Have you read any of these “most read” books?  Which were your favorites?

P.S. Speaking of the new year, there’s a great new year’s resolutions post over at bottledworder.

Dreaming of Endless Books

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Ever after library - Novel Conclusions - writing blog

Ever after. Imagine the library down the hall. Courtesy of Google Images.

Earlier today, I was chatting with my better half, Beau, and I mentioned how I would love to have a library in our future house (which does not exist yet).  He didn’t quite see eye to eye with me on this one:

ME:  Can we have a library in our house someday?

BEAU:  We already have a library.

ME:  What are you talking about?

BEAU:  If a library is a room full of books, Library #1 is our living room.  Library #2, the bedroom.  Library #3, the office.

ME:  (dreamily) It would be all tall, gorgeous shelves full of books with comfy overstuffed chairs.

BEAU:  And maybe the bathroom is Library #4.

ME:  Hmph.  Not what I meant, punk.

This got me thinking about beautiful libraries.  I love libraries, and beautiful libraries are even better.  The first one that popped into my my is the gorgeous library at the monastery in the movie Ever After.  I can’t find a picture of that exact library, but it is multiple floors and open to the working area where the monks are making new copies of the books (this Cinderella movie is set hundreds of years ago).  Danielle, our Cinderella, lights up as she tells the story of falling in love with the book Utopia by Sir Thomas More.

Harry Potter Hogwarts Library - Novel Conclusions - writing blog

Hogwarts Library. Courtesy of Google Images.

The omnipresent library of the Harry Potter books (and movies) also deserves a nod.  Major props go to JK Rowling for working the library into every book in the series.  Harry’s good buddy Hermione manages to find out something important from a book that moves the plot forward in every story in the series; the library is practically a character in the books.

Beauty and the Beast library - Novel Conclusions - writing blog

Belle in the town book shop. Courtesy of Google Images.

There are also a couple of fantastic libraries in Disney’s Beauty and the Beast (side note: I can’t believe this movie is more than 20 years old).  As a kid, the fact that Belle adored reading made me love her more.  Who could forget the charming town book shop or the luxurious library at the Beast’s mansion?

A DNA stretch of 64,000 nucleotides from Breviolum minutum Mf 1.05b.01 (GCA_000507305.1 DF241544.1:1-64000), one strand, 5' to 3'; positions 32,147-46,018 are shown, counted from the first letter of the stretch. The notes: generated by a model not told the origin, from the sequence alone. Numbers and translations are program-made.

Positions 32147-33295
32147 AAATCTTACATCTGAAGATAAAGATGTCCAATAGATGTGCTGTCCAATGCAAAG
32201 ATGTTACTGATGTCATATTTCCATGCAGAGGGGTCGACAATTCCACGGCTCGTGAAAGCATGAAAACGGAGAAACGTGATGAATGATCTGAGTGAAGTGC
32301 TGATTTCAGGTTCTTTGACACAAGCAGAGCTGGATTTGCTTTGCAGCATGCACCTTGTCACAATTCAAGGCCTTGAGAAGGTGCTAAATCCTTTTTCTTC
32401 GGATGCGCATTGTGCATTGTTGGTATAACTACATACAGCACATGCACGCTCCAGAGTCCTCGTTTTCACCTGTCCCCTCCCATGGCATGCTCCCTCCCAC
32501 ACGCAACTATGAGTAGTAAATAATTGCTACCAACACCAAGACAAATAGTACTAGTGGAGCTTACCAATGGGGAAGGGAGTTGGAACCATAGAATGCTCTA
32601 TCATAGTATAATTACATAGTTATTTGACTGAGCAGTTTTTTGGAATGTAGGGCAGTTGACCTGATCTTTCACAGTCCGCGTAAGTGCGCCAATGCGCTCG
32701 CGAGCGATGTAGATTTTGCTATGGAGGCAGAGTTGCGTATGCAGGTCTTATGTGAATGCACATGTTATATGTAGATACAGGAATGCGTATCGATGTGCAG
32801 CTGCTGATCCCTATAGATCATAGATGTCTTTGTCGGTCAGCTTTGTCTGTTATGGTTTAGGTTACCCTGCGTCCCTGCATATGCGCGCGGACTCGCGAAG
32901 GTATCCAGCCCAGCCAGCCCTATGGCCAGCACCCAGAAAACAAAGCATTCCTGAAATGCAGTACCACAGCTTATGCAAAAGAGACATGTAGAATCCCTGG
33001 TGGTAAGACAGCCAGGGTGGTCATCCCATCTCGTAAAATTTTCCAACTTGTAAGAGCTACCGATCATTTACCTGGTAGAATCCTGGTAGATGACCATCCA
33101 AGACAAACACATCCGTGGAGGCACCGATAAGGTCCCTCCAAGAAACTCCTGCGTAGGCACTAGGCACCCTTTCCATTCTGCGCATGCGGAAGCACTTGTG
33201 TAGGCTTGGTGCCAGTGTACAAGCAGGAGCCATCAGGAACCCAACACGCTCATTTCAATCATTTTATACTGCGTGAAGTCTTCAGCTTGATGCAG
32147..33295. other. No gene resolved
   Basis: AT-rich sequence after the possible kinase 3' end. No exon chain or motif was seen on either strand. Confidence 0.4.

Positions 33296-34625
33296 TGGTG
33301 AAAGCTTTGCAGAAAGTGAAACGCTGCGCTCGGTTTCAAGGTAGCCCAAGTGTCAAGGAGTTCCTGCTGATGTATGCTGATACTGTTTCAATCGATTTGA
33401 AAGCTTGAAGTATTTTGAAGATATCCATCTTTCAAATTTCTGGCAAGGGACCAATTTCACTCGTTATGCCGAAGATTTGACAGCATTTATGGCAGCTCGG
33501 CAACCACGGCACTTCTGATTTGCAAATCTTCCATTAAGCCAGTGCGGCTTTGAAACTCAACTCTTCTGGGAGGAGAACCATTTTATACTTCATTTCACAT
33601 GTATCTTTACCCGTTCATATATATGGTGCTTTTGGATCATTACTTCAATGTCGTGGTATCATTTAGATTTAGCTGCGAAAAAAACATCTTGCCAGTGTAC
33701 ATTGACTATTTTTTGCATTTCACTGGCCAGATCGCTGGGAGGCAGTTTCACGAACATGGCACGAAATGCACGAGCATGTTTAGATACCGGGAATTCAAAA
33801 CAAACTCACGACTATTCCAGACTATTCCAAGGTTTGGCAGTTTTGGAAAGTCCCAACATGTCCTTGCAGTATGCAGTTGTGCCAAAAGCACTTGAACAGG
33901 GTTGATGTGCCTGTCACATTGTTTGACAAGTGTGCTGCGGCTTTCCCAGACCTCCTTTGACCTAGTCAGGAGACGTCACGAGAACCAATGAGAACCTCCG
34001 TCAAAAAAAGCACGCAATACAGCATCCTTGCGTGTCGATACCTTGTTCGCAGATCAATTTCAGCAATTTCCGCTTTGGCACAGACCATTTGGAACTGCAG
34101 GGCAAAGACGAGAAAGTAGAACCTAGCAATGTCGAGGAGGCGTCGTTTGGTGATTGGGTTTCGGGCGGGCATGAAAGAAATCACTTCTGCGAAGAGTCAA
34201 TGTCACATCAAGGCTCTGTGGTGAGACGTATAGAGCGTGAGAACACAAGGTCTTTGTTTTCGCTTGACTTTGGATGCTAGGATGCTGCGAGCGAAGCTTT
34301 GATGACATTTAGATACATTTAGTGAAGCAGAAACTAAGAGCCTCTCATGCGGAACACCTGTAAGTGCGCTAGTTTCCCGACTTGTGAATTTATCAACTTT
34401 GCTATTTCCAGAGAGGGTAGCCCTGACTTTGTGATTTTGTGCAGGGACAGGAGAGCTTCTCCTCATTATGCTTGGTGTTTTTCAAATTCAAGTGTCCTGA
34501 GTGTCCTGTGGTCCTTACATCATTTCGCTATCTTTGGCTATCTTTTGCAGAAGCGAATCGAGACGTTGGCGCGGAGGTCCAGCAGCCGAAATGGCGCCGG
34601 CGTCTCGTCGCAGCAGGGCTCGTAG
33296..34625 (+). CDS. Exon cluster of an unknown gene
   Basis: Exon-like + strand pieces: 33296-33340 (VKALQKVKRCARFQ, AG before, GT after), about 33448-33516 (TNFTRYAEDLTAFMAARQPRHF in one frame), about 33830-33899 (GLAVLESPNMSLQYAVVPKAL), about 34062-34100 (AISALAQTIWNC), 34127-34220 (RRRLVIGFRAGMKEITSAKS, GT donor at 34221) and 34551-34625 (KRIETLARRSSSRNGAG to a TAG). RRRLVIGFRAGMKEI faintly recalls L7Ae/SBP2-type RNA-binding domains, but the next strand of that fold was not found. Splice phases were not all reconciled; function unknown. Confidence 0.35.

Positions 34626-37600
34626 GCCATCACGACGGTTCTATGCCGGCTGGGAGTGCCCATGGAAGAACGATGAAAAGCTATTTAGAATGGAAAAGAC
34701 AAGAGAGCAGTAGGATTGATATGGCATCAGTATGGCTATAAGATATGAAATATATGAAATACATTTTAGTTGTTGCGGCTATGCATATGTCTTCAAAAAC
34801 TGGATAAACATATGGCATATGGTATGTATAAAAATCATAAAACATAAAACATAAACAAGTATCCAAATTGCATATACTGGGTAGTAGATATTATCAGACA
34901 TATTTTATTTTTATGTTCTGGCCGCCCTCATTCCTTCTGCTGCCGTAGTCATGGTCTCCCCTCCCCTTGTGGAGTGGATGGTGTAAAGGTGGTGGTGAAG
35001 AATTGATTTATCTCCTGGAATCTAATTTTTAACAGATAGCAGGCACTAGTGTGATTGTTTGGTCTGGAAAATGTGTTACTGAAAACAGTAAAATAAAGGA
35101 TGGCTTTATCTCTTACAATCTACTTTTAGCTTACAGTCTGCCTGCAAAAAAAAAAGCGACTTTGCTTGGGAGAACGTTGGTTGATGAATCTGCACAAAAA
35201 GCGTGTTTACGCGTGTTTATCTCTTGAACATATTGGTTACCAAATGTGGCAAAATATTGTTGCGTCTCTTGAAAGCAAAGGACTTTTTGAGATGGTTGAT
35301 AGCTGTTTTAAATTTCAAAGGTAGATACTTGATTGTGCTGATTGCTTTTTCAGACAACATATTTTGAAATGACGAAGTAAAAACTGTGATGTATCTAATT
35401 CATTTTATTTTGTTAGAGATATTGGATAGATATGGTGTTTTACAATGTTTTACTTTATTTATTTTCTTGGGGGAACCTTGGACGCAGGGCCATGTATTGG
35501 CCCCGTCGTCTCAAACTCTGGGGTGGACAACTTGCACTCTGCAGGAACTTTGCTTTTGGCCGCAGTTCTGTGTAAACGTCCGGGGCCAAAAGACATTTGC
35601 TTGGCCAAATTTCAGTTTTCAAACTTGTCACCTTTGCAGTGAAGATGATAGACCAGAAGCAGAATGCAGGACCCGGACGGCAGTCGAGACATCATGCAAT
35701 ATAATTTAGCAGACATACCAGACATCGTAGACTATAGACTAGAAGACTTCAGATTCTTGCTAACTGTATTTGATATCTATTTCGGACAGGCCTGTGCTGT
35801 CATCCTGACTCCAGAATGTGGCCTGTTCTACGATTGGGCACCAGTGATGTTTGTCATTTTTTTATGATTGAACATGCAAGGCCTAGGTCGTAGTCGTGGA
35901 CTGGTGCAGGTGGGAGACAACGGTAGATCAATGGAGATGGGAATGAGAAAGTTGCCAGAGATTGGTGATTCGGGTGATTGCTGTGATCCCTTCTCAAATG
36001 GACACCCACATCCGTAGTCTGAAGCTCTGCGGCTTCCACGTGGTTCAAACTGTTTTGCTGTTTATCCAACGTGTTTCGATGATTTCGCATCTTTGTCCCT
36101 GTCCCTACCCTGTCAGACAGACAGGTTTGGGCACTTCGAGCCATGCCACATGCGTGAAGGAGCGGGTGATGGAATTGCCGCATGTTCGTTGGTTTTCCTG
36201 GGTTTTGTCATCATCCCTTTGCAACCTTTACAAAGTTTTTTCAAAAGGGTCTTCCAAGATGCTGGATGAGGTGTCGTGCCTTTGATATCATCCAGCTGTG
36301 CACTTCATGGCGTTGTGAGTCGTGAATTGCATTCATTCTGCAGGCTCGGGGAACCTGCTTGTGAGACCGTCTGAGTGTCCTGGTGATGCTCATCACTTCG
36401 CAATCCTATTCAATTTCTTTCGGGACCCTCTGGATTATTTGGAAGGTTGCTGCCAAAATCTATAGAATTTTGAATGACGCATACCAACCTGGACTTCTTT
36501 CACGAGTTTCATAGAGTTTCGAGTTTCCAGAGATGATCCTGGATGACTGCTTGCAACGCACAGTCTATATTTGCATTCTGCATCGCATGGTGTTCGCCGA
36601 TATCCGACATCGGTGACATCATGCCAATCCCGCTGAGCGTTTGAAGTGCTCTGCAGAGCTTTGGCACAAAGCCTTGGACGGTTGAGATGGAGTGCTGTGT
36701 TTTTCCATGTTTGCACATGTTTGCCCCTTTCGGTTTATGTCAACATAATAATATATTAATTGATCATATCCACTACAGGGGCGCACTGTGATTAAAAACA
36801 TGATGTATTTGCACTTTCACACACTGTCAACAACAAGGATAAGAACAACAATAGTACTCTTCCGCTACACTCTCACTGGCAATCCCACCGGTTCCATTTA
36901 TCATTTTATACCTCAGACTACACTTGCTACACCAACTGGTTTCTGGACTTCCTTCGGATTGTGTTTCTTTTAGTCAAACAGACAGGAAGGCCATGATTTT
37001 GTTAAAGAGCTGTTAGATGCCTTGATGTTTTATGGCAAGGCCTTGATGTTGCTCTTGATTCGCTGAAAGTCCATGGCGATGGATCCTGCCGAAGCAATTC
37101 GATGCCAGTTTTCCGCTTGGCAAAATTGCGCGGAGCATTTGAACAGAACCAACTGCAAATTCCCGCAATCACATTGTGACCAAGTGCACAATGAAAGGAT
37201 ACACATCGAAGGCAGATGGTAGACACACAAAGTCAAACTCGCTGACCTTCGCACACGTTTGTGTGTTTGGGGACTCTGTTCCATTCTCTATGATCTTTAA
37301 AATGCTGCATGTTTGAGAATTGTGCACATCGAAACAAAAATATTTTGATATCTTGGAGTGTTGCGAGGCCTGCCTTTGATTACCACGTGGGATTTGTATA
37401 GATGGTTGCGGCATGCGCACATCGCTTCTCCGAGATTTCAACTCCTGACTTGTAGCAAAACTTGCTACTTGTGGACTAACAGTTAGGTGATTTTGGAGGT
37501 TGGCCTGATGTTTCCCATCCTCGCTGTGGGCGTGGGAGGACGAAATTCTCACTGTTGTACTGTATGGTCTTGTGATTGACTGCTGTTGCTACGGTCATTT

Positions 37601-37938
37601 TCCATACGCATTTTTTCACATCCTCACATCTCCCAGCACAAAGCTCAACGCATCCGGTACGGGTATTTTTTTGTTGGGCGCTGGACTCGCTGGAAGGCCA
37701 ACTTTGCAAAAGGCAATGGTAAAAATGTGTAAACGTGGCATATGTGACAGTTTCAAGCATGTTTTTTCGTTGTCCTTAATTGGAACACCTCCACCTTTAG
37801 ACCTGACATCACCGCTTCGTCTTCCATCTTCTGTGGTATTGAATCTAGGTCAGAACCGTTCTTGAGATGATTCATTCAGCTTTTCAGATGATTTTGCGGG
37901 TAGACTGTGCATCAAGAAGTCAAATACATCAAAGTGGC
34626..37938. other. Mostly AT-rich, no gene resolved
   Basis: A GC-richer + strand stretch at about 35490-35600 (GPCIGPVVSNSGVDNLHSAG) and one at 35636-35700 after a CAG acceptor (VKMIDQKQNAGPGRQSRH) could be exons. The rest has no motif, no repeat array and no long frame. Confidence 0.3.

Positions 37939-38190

For some real-life beautiful libraries, check out this slideshow of twelve stunning libraries.  Which libraries (real or imagined) do you think of when you think of libraries?

Setting as Character

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Novel Conclusions - Setting as Character - Harry Potter example

courtesy of bn.com

In some novels, the setting works only as a backdrop, a starting-off point, but in others, the setting brings the story to life.

I can still remember the pervasive, dark heaviness of the jungle throughout the entirety of Joseph Conrad’s Heart of Darkness.  The impassiveness and mystery of the jungle makes the characters jumpy and also reflects Kurtz’s descent into madness.

James Dashner’s Maze Runner uses his setting, the Glade, both as an antagonist and as a puzzle to find out why the boys are there.  The mystery of the Glade itself helps build the tone of the book.

In JK Rowling‘s Harry Potter series, the grounds and buildings at Hogwarts School play a pivotal role in almost every book in the series.  The secrets of the castle — and who is in possession of those secrets — build, one upon the other, from Book 1 all the way through Book 7, though I won’t spoil the how.  We know from our first steps inside the castle that it will be important to the story:

The entrance hall was so big you could have fit the whole of the Dursleys’ house in it.  The stone walls were lit with flaming torches like the ones at Gringotts, the ceiling was too high to make out, and a magnificent marble staircase facing them led to the upper floors.

What can we as writers take from these examples?  In each of these books, the author deftly weaves the setting into the plot so that the story could not happen without the place it’s set in.  Each of these stories would be dramatically different if they were set in different locations.  Imagine Heart of Darkness in Paris or Harry Potter in Kansas — completely different.

Is your setting integral to the plot?  Does your story change dramatically if you change the location?  Why have you chosen a certain place (or places) to be your main setting?  How does your setting give depth to your story?  Each of these questions can give you another way to look at your setting and how to adjust it or change it entirely.

What’s your take on settings?

P.S. Check out an alternate take on the same topic here.